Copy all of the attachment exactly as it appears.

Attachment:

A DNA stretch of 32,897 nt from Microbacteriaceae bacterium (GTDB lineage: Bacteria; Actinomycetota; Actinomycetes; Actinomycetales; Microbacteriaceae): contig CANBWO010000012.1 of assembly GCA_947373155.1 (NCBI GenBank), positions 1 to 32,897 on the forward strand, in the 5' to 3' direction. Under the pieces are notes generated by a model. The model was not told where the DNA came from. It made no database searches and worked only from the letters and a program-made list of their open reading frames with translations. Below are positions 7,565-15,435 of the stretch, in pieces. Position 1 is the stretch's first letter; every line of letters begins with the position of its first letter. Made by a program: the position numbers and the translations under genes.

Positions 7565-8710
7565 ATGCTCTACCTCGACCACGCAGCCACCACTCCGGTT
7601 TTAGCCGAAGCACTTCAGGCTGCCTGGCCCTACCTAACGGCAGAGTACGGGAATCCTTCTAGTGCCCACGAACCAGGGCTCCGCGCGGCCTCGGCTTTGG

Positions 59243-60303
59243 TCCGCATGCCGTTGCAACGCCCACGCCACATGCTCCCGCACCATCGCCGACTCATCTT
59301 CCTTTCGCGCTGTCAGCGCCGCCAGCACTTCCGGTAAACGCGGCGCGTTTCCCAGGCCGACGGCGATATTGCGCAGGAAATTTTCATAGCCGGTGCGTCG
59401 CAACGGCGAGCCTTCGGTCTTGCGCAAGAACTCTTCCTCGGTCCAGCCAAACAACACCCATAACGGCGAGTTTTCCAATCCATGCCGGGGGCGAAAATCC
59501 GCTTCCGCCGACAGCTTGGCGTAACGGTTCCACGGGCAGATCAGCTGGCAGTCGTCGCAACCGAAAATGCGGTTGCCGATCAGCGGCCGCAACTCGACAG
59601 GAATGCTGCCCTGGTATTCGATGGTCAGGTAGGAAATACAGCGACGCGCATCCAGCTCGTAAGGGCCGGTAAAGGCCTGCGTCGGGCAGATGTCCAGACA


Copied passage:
A DNA stretch of 32,897 nt from Microbacteriaceae bacterium (GTDB lineage: Bacteria; Actinomycetota; Actinomycetes; Actinomycetales; Microbacteriaceae): contig CANBWO010000012.1 of assembly GCA_947373155.1 (NCBI GenBank), positions 1 to 32,897 on the forward strand, in the 5' to 3' direction. Under the pieces are notes generated by a model. The model was not told where the DNA came from. It made no database searches and worked only from the letters and a program-made list of their open reading frames with translations. Below are positions 7,565-15,435 of the stretch, in pieces. Position 1 is the stretch's first letter; every line of letters begins with the position of its first letter. Made by a program: the position numbers and the translations under genes.

Positions 7565-8710
7565 ATGCTCTACCTCGACCACGCAGCCACCACTCCGGTT
7601 TTAGCCGAAGCACTTCAGGCTGCCTGGCCCTACCTAACGGCAGAGTACGGGAATCCTTCTAGTGCCCACGAACCAGGGCTCCGCGCGGCCTCGGCTTTGG

Positions 59243-60303
59243 TCCGCATGCCGTTGCAACGCCCACGCCACATGCTCCCGCACCATCGCCGACTCATCTT
59301 CCTTTCGCGCTGTCAGCGCCGCCAGCACTTCCGGTAAACGCGGCGCGTTTCCCAGGCCGACGGCGATATTGCGCAGGAAATTTTCATAGCCGGTGCGTCG
59401 CAACGGCGAGCCTTCGGTCTTGCGCAAGAACTCTTCCTCGGTCCAGCCAAACAACACCCATAACGGCGAGTTTTCCAATCCATGCCGGGGGCGAAAATCC
59501 GCTTCCGCCGACAGCTTGGCGTAACGGTTCCACGGGCAGATCAGCTGGCAGTCGTCGCAACCGAAAATGCGGTTGCCGATCAGCGGCCGCAACTCGACAG
59601 GAATGCTGCCCTGGTATTCGATGGTCAGGTAGGAAATACAGCGACGCGCATCCAGCTCGTAAGGGCCGGTAAAGGCCTGCGTCGGGCAGATGTCCAGACA